a purebred Holstein bull calf to head
his herd of common milk cows. Rec
ognizing that the bull is a great
factor in improving the production
and type of his daughters over that
of their dams, Chris chose a bull
from a line of breeding which has
run up high milk and butterfat rec
ords and has won consistently in the
This bull calf arrived recently by
express and is now thoroughly air
home en the Larson farm. His name
is Oakwood Piebe Star Changeling
Koone. He is sired by Piebe Laura
Ollie Homestead King, a show ring
winner and a sire of winners. Fiver
daughters of Piebe Laura Ollie Home-*
stead King (half sisters to Larson's
bull) produced over 20,000 pounds of",
milk in a year. The average for aty
cows Jn the United States is 4,000
per year. The dam of this calf pro
duced almost 12 pounds of butterfat
in seven days. She is sired by a fulr
brother to King Segis Pontiac Count,
a bull tha,t sired a great number of
daughters that' produced over 800
pounds of butterfat in a year. The
average production for all the cows
in Minnesota is 155 pounds per year".'
While Chris is not saying much,
wears a smile these days, for in ad
dition to getting a real bull, he feels
that he got one at a very moderate
The National Dairy Show, which
will be held October 8-15 at St. Paul,
has set many Northern Minnesota
farmers to thinking about improve^
dairy cattle. As the, most practical
way of getting better stock, these
farmers are getting purebred sires
to grade up their herds.
SPECIAL SERVICES THIS
WEEK AT NYMORE CHURCH
Rev. Shell of St. Paul, yotmg evan
gelist, will conduct evangelistic ser
vices every evening at 8 o'clock at
the Congregational church of Ny
more, beginning this evening and
continuing until Sunday. The pub
lic is invited and urged to attend.
THREE FOUND IN BED
WITH SKULLS CRUSHED
(Continued From Parrft 11
from the hole in the plaster.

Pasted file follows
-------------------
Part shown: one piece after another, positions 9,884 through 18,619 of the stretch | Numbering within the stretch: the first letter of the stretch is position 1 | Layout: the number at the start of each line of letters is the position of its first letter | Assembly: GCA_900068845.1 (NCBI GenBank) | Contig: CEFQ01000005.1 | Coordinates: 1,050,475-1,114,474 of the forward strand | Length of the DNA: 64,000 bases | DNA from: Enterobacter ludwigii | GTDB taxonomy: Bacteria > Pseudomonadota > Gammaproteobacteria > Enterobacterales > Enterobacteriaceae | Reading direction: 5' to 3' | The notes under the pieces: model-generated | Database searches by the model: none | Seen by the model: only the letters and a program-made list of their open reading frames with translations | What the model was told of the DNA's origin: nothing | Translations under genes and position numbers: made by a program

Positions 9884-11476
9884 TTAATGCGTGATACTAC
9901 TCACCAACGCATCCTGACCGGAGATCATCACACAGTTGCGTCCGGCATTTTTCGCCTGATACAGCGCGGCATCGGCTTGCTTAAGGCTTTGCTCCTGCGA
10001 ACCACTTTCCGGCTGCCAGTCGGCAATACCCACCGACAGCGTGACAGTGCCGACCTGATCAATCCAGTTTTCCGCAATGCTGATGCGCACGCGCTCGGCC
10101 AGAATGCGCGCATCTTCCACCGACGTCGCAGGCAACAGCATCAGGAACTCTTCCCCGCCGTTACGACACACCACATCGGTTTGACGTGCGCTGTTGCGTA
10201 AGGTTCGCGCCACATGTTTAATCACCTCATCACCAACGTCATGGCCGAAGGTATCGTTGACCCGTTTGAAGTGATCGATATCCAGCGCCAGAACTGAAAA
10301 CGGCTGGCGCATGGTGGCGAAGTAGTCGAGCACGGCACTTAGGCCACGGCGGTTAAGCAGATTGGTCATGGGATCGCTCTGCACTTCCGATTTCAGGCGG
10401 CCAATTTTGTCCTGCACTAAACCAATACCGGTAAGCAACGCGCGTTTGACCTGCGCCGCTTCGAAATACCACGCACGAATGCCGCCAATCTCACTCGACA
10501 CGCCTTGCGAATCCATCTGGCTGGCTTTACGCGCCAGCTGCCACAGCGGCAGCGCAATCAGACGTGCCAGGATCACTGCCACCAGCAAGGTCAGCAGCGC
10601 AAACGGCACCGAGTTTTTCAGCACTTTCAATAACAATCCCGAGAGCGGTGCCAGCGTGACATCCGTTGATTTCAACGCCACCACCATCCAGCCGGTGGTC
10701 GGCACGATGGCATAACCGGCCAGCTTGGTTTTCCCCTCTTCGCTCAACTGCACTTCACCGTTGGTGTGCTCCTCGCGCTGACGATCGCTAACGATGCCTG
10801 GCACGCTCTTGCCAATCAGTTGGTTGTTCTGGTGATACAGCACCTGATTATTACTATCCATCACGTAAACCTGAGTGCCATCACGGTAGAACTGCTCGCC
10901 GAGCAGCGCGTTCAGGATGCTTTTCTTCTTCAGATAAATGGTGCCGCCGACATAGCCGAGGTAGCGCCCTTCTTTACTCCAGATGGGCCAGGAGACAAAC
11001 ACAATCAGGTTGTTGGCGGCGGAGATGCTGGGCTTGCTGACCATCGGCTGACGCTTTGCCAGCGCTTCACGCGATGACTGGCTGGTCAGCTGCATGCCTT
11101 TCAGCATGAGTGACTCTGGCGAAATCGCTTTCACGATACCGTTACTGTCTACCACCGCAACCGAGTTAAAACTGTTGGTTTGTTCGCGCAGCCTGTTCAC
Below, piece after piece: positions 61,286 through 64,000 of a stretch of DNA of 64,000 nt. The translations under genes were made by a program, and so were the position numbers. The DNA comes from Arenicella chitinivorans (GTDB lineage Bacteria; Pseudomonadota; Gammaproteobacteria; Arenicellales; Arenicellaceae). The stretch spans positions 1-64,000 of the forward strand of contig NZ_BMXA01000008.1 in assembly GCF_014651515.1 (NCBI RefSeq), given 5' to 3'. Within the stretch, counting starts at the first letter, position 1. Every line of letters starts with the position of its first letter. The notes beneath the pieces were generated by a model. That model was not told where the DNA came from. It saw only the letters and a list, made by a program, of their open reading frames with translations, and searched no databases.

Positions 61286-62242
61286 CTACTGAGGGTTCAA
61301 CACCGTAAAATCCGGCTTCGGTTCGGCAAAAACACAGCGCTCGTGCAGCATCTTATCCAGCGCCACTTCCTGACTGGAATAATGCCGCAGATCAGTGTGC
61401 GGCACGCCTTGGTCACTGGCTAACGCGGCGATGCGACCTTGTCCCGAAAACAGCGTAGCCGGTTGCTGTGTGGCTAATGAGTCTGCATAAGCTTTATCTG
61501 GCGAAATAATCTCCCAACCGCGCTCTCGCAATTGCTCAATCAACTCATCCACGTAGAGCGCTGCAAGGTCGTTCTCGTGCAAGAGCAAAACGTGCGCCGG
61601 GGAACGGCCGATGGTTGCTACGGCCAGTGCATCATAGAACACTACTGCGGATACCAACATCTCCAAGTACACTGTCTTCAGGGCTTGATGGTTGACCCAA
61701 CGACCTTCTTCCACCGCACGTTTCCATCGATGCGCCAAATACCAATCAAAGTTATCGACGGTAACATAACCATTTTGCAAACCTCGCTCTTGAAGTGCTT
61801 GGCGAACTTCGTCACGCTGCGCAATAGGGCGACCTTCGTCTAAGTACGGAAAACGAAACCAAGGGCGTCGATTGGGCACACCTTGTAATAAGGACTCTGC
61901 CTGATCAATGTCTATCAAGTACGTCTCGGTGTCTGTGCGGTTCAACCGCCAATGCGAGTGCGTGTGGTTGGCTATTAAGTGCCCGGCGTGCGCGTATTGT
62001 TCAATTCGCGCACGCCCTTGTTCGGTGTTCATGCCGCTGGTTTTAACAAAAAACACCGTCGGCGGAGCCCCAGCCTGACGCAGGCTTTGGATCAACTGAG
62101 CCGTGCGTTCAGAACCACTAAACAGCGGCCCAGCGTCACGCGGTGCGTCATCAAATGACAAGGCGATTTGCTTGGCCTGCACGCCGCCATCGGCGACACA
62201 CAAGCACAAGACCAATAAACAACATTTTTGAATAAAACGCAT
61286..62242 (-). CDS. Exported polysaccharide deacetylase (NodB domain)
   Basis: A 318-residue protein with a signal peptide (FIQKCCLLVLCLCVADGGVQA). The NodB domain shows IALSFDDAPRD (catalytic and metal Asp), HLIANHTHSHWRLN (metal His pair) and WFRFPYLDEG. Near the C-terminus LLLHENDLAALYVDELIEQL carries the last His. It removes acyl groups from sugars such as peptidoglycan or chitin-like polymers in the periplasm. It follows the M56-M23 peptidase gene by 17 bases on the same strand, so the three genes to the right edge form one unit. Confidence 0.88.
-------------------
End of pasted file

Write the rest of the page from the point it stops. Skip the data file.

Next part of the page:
The Munroe family was last seen
Saturday night. Neva had gone to
a movie with a boy class-mate.- She
was a junior in high school.
On none of the bodies had the club
been used elsewhere but on the face
They believe the crime was commit-*,
ted by someone who was bitteiJ
against the Munroes, or by a maniac
Some neighbors have reported that
the Munroes had accumlated a large
sum of money and his daughter told
other children "they were going to
move into a large house soon.'^ In
vestigations, however, shows no trace
of robbery, although the theory is
being run down...
DAILY AND WEEKLY PIONEER'S
SALESMANSHIP CLUB CAMPAIGN
Not Good After Sept. 30, 19221
Collect all these coupons you can
Each coupon is good for 50 credits
Ask Your Friends to Save the Coupons
From Their Pioneer
BEMIDJI MERCHANTS TO
HOLD MEETING TONIGHT
All Bemidji merchants who are in
terested in the formation of credit
rating bureau for this city are urged
to meet at the rooms of the Civic and
Commerce association this evening at
Assistant Secretary Andrews, Min
eapolis, of the State Retail Hardware
association will be the speaker for the
occasion, and it is expected that de
finite steps will be taken toward the
formation of a credit bureau here.
Those who are arranging for the
meeting are anxious that there be a
large attendance and espcially urge
all merchants and business men to
GENERAL PERSHING IS
'i WELCOMED AT HAVRE
Havre, France, Sept. 21.General
John J. Pershing arrived here today.
Havre was, decorated in honor of the
American commander-general, who
returned to France to escort back to
the United States the body of the
unidentified^ American soldier.
"I am glad to be back," he said,
"and glad it is under different circum
stances," he added laughingly.
The Process of Pasteurization
Pasteurizing' milk in our modern plant sirnply
means passing milk through a heater that raises
its temperature to 145 degrees Fahrenheit, then
holding it at this temperature in a large enameled
vat for a period of thirty minutes. Then the milk
is immediately cooled to a low tenip.era| |re, bot